BCA Cyclocross – Pittsfield, MA
Last Sunday I kicked of my cross season with a little race fairly local to me. I found the park easily, got there in plenty of time, and went about my now well established routine of getting ready.
My attitude before the race was very “meh.” I felt very ambivalent in general. The course had lots of straight wide tracks in the grass, favoring someone with raw power and speed (something I distinctly lack). There was not a lot of technical areas and very few turns, and not a lot of hills (which I was totally ok with). I took a few practice laps and then waited for my race.
I took the second row and settled in behind a woman I know is fast. This is what I do. I’m not going to pretend I belong on the front line. But I’ll line up behind the faster racer in the front and ride her coattails through the start. This works pretty well for me most of the time, and did for me that day. I had a solid start and found myself in a tight pack as the wide track of grass dwindled to a single stream of racers. I was toward the rear of the lead pack which was terrific.
Halfway through the first lap, I passed a racer and then immediately made a misjudgment on a corner and overshot it, and found myself apologizing to the group for not keeping my line. They were very forgiving, probably because I gave up 2 or 3 spots in my mistake. Humbled, I settled in mid pack. Toward the end of the first lap, I saw my friend Jess who had a terrific start and was cooking though the course get tangled up with a junior. For unknown reasons, race organizers started the group of 5 juniors before the group of 17 grown women racers. I overheard the organizer say to the official “Did I really decide to put the juniors in front of the women?” Yes. Yes you did. Anyway, the junior slid out in a corner and Jess’ bike tangled with his. I was bummed for her, this is one of the things I dread about racing with the juniors and I’ve had my share of close calls. As a mom, my instinct is to be protective and encouraging to these kids. Juniors make mistakes as we all do, but no one wants to interfere or cloud with a young racer’s first experience. In my opinion, it’s stressful for them and stressful for us. As this calamity happened, at least 2 women got caught behind her, and I slipped by in the only opening, regaining what I lost in my earlier mistake.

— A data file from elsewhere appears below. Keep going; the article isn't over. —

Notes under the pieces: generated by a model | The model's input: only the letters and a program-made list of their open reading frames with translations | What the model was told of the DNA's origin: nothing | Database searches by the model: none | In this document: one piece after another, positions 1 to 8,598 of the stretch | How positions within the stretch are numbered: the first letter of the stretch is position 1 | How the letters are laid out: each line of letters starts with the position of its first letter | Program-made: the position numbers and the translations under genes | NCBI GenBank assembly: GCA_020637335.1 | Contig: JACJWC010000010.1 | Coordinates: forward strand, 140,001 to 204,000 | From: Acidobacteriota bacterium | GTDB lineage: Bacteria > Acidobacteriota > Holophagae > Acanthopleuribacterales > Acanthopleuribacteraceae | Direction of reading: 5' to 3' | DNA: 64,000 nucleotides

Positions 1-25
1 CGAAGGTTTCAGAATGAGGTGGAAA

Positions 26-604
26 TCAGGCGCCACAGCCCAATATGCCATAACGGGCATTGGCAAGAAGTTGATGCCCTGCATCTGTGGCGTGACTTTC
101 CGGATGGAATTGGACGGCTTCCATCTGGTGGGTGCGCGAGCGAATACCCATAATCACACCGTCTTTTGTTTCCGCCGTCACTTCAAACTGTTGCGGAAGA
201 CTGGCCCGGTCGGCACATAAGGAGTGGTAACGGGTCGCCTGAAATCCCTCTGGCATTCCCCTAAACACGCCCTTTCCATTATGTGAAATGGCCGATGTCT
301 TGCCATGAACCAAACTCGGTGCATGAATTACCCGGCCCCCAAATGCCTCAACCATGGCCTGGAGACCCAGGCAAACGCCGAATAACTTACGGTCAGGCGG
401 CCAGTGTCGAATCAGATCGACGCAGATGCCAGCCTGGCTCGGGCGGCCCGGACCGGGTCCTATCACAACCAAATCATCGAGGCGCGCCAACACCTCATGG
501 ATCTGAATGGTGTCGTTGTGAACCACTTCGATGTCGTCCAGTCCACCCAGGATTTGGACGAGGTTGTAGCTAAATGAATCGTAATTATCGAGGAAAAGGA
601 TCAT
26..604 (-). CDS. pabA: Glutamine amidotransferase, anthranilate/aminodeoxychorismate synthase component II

During the second lap I was feeling pretty good. I hadn’t blown up but was working hard and feeling much less “meh” and much more “Yeah!” I passed another rider and was widening the gap. I could just see the next woman to catch disappear around the next visible corner, and I thought maybe I could reel her in. I had at least another lap and was feeling great when I entered a fun section of woods which lead riders down a hill of ribbon thin patch of single track and up again. At the bottom of the ribbon was a couple of protruding rocks. I FLEW down this chute, hit a rock and heard the rock hit my rim. I cranked up the hill and was immediately concerned about my rear tire. Within another 200 yards, the tire had gone totally flat as I closed out the second lap. My race was over.*
I would have taken 7th had I stayed inflated and held my position. 7 of 17 would have been a really awesome result–probably a better result than I have ever achieved.
I’m disappointed I did not ride more conservatively in that section. It’s not something I would have been worried about and obviously I was not worried about screaming down that hill at that speed and hitting that little rock. I had inflated my tires to about 50-55 psi because I was concerned about the rocks on course and I know I tend to ride over anything no matter how rough (read: she’s a MTBer at heart). At one point early in the race I thought to myself “I should have put less air in the tires,” because I was bouncing around so much. Enough Monday morning quarterbacking–I’m bummed out I flatted. But on the bright side, I was riding well and feeling strong and I just need to keep THAT feeling going for the next race.
Now to keep up with the training and find another race and someone to watch kiddo for half a day!
- Note: I was one of 5 women who DNF’d that particular race. A total of 25 racers across all categories and a total of 173 racers DNF’d this event. WOW. The only race that did not have a racer DNF was the fat bike category. So at least I was in good company.